March 2010 - Posts

In one of the project where I was working one, we used the Microsoft Enterprise Library Exception Application Block integration with WCF for logging all the technical issues on the services/backend in Windows Event Log. This application block worked like a charm, all the errors were correctly logged on the Event Log without even needing to modify the service code. However, we also needed to provide a quick way to expose all those events to the different system users so they could get access to all the them remotely. In just a couple of minutes I came up with a simple solution based on ADO.NET Data Services. ADO.NET data services is very powerful in this sense, you only need to provide a IQueryable implementation, and that’s all. You get a RESTful service with rich query support for free.

In this sample, I used Linq to Objects to get the latest entries from the Event Log, and I also filter the entries by the category used by the Application Block to avoid loading unnecessary entries in memory.

public class LogDataSource
    {
        string source;

        public LogDataSource(string source)
        {
            this.source = source;
        }

        public LogDataSource()
        {
        }

        public IQueryable<LogEntry> LogEntries
        {
            get { return GetEntries().AsQueryable().OrderBy(e => e.TimeGenerated); }
        }

        private IEnumerable<LogEntry> GetEntries()
        {
            var applicationLog = System.Diagnostics.EventLog.GetEventLogs().Where(e => e.Log == "Application")
                .FirstOrDefault();

            var entries = new List<LogEntry>();

            if (applicationLog != null)
            {
                foreach (EventLogEntry entry in applicationLog.Entries)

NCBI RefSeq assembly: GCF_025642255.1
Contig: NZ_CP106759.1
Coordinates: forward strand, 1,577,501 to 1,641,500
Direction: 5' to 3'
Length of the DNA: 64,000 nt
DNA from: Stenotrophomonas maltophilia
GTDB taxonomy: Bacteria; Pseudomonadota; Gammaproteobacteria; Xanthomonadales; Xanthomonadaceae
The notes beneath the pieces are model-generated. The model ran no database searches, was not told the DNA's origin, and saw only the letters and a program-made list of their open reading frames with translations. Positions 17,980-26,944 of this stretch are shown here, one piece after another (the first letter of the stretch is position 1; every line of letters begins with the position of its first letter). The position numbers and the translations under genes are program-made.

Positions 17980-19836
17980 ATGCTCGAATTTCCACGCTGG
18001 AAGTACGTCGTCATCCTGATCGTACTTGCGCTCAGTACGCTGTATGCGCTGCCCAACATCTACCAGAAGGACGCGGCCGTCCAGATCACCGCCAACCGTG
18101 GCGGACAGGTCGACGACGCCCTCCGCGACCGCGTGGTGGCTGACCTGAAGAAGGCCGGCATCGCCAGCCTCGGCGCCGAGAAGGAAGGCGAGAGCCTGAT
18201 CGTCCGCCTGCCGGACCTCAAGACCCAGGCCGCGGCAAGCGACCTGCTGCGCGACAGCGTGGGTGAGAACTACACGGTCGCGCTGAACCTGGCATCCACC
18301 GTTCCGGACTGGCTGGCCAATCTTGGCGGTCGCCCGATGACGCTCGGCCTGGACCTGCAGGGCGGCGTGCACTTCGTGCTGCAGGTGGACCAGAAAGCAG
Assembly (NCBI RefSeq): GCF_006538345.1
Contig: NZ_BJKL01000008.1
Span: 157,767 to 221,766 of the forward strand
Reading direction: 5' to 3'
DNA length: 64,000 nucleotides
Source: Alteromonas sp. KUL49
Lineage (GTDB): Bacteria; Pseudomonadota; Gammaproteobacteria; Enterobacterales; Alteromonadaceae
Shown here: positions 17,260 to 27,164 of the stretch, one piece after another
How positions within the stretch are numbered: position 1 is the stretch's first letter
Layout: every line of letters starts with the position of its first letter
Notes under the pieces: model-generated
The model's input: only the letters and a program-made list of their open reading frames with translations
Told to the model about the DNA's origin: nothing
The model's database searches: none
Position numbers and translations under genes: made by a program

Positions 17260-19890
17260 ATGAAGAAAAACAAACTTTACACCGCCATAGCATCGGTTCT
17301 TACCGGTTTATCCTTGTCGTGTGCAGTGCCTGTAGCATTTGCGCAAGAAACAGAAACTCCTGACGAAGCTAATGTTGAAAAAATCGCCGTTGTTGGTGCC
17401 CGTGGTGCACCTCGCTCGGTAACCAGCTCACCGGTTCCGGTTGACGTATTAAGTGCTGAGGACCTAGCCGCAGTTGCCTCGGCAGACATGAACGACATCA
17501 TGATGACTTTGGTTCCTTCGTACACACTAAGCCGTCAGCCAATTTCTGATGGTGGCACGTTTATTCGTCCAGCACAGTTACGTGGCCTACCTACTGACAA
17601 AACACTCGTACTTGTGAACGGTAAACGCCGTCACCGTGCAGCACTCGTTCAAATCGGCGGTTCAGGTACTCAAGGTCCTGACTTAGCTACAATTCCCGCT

{
                    if (source == null || entry.Source.Equals(source, StringComparison.InvariantCultureIgnoreCase))
                    {
                        entries.Add(new LogEntry
                        {
                            Category = entry.Category,
                            EventID = entry.InstanceId,
                            Message = entry.Message,
                            TimeGenerated = entry.TimeGenerated,
                            Source = entry.Source,
                        });
                    }
                }
            }

            return entries.OrderByDescending(e => e.TimeGenerated)
                        .Take(200);
        }
    }

LogEntry is class I created for this service to expose an Event Log Entry.

    [EntityPropertyMappingAttribute("Source",
        SyndicationItemProperty.Title,
        SyndicationTextContentKind.Plaintext, true)]
    [EntityPropertyMapping("Message",
        SyndicationItemProperty.Summary,
        SyndicationTextContentKind.Plaintext, true)]
    [EntityPropertyMapping("TimeGenerated",
        SyndicationItemProperty.Updated,
        SyndicationTextContentKind.Plaintext, true)]
    [DataServiceKey("EventID")]
    public class LogEntry
    {
        public long EventID
        {
            get;
            set;
        }

        public string Category
        {
            get;
            set;
        }

        public string Message
        {
            get;
            set;
        }

        public DateTime TimeGenerated
        {
            get;
            set;
        }

        public string Source
        {
            get;
            set;
        }

    }

As you can see, I used the new feature “Friendly feeds” to map several properties in the entries with standard ATOM elements. The “DataServiceKey” is only necessary because I am using the Reflection Provider (the exposed IQueryable implementation is just Linq to Objects) rather than the default Entity Framework Provider.

The data service implementation is also quite simple, just a couple of lines were needed to expose the data source created previously.

public class LogDataService : DataService<LogDataSource>
    {
        public static void InitializeService(IDataServiceConfiguration config)
        {
            config.SetEntitySetAccessRule("*", EntitySetRights.AllRead);
        }

        protected override LogDataSource CreateDataSource()
        {
            string source = ConfigurationManager.AppSettings["EventLogSource"];
            if (source == null)
            {
                throw new ApplicationException("The EventLogSource appsetting is missing in the configuration file");
            }

            return new LogDataSource(source);
        }
    }

With this implementation in place, the final users not only get a feed with all the latest errors in the event log, but also support for performing queries against that data. This is one of the great things about ADO.NET Data services.

Posted by cibrax | 1 comment(s)
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